Anish Kapoor’s current exhibition in the Gladstone Gallery’s 24th street Chelsea location (May 4 – June 11, 2016) provoked me in a way that art never before has.
This show departed from Kapoor’s past work of shiny sculptures and reflective forms. Instead he created more bodily pieces, though they maintain his usual scale. The huge silicone sculptures threaten to consume you as you step into the gallery space. They are reminiscent of mangled, massacred flesh, though also somehow seem womb-like. Surrounded, you are faced with violence, and your body is suddenly inside another. It is disgusting and intriguing all at once.
The sculptures maintain a certain tension in their relationship to viewers. They at once invite you to explore their materiality in more detail, and loom threateningly – daring you to step up and examine their solid yet squishy forms.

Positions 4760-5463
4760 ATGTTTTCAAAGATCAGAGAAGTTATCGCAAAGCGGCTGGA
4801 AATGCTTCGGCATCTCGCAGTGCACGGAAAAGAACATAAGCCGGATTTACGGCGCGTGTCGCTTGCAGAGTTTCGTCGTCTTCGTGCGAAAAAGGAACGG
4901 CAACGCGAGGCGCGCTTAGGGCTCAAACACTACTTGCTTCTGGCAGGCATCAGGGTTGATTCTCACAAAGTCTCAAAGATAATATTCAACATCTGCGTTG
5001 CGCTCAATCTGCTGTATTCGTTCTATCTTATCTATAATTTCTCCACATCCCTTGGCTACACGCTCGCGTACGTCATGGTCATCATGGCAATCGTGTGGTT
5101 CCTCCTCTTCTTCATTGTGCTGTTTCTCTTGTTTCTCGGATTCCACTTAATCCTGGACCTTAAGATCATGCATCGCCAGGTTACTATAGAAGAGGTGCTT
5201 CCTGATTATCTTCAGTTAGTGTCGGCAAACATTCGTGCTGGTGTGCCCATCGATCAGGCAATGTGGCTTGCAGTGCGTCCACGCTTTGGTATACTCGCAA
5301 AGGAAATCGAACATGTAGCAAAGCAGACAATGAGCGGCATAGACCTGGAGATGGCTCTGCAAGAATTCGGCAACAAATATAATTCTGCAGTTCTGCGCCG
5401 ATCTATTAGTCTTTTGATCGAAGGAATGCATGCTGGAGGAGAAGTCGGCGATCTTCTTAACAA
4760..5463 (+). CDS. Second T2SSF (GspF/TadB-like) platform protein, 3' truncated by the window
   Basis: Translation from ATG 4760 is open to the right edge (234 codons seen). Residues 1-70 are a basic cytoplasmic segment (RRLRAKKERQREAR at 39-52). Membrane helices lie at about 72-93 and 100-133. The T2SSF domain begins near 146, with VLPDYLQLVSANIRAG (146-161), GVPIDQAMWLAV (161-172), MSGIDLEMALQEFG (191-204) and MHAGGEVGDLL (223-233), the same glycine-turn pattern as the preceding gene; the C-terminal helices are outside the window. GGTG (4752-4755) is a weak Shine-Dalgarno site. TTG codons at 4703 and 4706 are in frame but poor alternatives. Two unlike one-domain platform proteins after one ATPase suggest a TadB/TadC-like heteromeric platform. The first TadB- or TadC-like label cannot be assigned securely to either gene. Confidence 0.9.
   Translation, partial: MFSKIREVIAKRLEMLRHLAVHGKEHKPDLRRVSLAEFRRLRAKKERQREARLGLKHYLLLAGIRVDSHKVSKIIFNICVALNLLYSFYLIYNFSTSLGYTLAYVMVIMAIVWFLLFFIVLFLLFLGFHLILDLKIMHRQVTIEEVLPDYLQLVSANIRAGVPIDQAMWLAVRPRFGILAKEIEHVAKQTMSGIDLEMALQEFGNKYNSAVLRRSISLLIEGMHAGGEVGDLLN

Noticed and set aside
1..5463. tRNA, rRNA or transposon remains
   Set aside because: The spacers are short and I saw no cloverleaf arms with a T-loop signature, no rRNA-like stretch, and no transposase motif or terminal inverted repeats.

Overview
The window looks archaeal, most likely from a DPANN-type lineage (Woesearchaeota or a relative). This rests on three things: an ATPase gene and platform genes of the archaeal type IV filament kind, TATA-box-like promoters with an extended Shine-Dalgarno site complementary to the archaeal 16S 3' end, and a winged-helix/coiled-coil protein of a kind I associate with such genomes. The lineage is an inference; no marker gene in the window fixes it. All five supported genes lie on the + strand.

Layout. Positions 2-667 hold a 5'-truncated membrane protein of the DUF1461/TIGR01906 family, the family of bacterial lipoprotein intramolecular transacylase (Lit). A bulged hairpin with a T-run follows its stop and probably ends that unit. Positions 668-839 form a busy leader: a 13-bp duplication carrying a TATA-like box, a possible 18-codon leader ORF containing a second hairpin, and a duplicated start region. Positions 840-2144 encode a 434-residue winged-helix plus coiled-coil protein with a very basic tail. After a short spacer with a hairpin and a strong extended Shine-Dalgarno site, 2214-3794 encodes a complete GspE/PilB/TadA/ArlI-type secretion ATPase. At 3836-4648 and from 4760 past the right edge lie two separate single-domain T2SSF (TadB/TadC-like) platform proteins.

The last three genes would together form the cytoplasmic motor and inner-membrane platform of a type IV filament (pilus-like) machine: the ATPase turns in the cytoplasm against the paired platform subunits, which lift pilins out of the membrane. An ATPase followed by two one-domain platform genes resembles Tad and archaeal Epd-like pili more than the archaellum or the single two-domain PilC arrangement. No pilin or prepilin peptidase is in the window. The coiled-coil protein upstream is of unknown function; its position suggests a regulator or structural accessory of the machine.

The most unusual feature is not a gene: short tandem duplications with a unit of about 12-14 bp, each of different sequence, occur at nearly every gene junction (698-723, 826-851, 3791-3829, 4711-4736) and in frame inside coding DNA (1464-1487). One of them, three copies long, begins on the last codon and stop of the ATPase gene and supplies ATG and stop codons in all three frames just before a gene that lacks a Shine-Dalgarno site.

When I first walked in to the gallery space I was overwhelmed. My instinct was wrap myself up, to shield my own intact torso with my arms. I was in a butcher shop or I was a fetus or I was a witness and inside and outside all bled together in a space that felt smaller because I hesitated to close the distance between myself and the art. I was caught off guard. I was unsure. I was engaged.
And I continued to be engaged even as I stepped outside to the gallery after seeing the entire show, when I had to shake out my arms and hands to absorb and recover from the experience of the art. The art stayed with me.
So while I can’t say that it was my favorite of Kapoor’s work, I will say without hesitation that the show was absolutely a success.